Editor’s note: This is the first in a three part series, discussing President Obama’s decision to support same-sex marriage from three different Christian political viewpoints.
By Brian Brandau
“It was purely political.”
“It’s a heroic step forward in the equal treatment of gay Americans.”
“It was too little, too late. A tepid endorsement to say the least.”
“It was a radical leftist gloatingly severing his last tenuous ties with Christians and conservatives.”
I’ve read sentiments similar to all these things as the Internet exploded yesterday with the “shoot-first-shoot-back-shoot-some-more-until-everyone’s-too-irreconcilably-alienated-to-conceivably-engage-the-issue-fairly-and-neutrally-start-to-actually-think-about-it” brand of opining the blogosphere does best. This was all in response to President Obama’s announcement yesterday that he affirms the right of same-sex couples to be married.
What was really interesting about the announcement was that Obama partially used scriptural injunctions to support his newly-minted position:
“(Michelle and I) are both practicing Christians and obviously this position may be considered to put us at odds with the views of others but, you know, when we think about our faith, the thing at root that we think about is, not only Christ sacrificing himself on our behalf, but it’s also the Golden Rule, you know, treat others the way you would want to be treated.”
In the past, Obama’s opposition to gay marriage has been rooted in the belief that marriage is an essentially religious institution and out of a respect for what people define as traditional conceptions that marriage is sanctified in the union of a man and a woman.
The evolution of his viewpoint could be really complicated: Coming out of the African-American religious background, he came to have a profound respect for the deep historical traditionalism of African-American church, a church which has very strong moral impulses, especially about the family. Upon entering Democratic politics, Obama was exposed to opinions across the spectrum and especially those of gay rights activists. Over the course of his political career, he kept an open mind and the arguments in favor eventually prevailed upon his analytical processes and he changed his mind after much consideration.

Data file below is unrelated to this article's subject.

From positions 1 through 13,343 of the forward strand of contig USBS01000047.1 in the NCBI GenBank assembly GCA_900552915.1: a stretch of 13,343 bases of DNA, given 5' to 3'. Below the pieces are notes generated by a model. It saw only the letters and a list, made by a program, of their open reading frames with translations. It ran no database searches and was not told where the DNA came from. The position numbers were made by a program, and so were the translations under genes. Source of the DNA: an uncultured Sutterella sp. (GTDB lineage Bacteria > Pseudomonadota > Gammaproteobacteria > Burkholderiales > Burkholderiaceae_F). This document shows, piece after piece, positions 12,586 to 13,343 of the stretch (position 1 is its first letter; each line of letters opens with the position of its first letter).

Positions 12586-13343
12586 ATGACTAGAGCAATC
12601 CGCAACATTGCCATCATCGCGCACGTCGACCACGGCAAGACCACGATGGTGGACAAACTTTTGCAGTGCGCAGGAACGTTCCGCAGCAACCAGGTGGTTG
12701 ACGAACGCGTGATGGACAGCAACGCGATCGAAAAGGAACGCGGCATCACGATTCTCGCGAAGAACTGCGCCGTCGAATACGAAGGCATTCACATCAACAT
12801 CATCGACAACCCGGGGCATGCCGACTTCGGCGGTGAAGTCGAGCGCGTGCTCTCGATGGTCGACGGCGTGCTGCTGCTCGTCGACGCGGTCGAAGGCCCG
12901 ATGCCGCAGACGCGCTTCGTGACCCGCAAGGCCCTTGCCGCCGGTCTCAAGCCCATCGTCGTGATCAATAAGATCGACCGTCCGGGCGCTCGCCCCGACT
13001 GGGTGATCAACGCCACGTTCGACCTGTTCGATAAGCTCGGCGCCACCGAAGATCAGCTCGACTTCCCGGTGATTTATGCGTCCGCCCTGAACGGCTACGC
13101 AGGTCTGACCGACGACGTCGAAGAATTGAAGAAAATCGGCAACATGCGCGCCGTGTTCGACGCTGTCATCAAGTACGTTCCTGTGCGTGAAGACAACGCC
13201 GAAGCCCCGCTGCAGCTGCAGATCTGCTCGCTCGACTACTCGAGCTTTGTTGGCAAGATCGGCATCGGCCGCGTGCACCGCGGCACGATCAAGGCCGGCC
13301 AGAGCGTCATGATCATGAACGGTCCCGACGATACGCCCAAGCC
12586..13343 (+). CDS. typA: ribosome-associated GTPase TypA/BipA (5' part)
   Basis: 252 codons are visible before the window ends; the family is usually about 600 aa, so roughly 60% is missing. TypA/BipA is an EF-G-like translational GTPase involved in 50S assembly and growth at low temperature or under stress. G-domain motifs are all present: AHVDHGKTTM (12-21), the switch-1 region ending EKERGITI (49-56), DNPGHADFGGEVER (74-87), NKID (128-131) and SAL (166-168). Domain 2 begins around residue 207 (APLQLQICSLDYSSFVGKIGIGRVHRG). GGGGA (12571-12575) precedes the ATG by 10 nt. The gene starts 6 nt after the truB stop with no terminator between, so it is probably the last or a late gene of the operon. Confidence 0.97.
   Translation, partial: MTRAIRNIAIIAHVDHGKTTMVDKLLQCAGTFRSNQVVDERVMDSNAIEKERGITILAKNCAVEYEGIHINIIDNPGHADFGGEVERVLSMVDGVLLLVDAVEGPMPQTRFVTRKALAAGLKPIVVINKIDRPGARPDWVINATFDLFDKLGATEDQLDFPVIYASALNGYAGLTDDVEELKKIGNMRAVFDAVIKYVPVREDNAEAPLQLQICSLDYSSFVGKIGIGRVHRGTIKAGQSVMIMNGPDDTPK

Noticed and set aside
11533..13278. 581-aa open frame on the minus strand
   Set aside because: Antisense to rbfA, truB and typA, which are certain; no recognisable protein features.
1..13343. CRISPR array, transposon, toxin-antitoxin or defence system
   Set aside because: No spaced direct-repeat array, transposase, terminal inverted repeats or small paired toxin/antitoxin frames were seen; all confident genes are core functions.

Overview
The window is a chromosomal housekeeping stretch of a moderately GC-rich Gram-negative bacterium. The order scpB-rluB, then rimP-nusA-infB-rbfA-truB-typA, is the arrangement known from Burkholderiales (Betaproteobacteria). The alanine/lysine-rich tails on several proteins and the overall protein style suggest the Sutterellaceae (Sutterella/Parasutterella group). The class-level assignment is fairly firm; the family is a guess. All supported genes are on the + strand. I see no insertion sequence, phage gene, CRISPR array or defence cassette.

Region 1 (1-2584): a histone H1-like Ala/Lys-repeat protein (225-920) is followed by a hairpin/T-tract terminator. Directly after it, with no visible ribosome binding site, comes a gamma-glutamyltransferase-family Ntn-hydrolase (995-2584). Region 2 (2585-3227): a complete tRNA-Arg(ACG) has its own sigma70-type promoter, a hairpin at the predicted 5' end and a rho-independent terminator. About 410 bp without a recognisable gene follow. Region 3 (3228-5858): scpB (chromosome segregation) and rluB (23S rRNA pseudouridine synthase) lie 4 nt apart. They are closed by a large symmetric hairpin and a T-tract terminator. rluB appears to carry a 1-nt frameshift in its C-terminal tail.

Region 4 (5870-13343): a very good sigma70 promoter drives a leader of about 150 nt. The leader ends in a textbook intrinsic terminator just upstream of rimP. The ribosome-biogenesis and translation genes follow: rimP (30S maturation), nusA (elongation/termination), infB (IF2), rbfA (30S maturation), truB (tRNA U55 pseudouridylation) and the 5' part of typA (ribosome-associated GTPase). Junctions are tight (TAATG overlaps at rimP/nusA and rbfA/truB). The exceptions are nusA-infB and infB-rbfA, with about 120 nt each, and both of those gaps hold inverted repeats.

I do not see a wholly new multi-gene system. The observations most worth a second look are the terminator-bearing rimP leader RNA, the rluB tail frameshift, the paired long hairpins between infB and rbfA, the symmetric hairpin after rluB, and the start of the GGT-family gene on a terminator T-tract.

Or it could be really simple: He did it because he thought he could get some votes this fall.
What I know is that, politically speaking, this isn’t a game-changer. The gay rights movement was going to vote for Obama one way or the other. Those with strong opposition to gay marriage were going to vote against him, one way or the other. His support for gay marriage will have about as much impact on his electoral prospects as announcing what he had for breakfast this morning. Maybe less so if said breakfast put him out of sorts with the vegetarian demographic.
His support for gay marriage will have about as much impact on his electoral prospects as announcing what he had for breakfast this morning. Maybe less so if said breakfast put him out of sorts with the vegetarian demographic.
This leads me to believe that he had a genuine change of heart and felt that gays and lesbians deserved his affirmation as a key piece in the maker of public policy and as a symbol representing the American people. Whether you’re in favor of or opposed to gay marriage, I think it’s difficult to make the case that this would is really going to help the President get re-elected in November. So this is probably one of the few election season soundbites that was done entirely to express a conviction and not calculated to garner a vote.
Even if you’re opposed to gay marriage (or ambivalent to it, as I am), there’s something to admire there.